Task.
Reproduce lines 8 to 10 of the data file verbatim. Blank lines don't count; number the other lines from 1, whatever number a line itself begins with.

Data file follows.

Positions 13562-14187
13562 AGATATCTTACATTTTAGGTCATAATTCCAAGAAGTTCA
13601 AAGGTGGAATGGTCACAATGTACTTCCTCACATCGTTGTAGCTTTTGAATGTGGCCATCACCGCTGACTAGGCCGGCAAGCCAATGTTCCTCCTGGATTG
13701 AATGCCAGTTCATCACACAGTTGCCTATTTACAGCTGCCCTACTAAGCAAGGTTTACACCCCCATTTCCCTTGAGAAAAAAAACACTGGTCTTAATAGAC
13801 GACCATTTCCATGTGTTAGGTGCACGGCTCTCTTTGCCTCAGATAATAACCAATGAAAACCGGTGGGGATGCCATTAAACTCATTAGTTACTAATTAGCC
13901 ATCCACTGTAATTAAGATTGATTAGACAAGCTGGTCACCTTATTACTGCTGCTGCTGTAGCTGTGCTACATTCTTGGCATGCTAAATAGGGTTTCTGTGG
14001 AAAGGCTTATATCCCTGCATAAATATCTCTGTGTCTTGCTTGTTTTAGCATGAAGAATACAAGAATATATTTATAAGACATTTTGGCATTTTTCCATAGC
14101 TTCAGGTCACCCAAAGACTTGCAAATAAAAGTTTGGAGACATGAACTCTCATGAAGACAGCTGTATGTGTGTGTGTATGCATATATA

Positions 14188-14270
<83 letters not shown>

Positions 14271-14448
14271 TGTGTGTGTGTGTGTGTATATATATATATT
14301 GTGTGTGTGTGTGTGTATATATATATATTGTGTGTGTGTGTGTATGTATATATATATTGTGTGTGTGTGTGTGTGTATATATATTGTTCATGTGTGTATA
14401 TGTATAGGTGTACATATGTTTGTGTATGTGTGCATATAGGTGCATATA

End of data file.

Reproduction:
14101 TTCAGGTCACCCAAAGACTTGCAAATAAAAGTTTGGAGACATGAACTCTCATGAAGACAGCTGTATGTGTGTGTGTATGCATATATA

Positions 14188-14270
<83 letters not shown>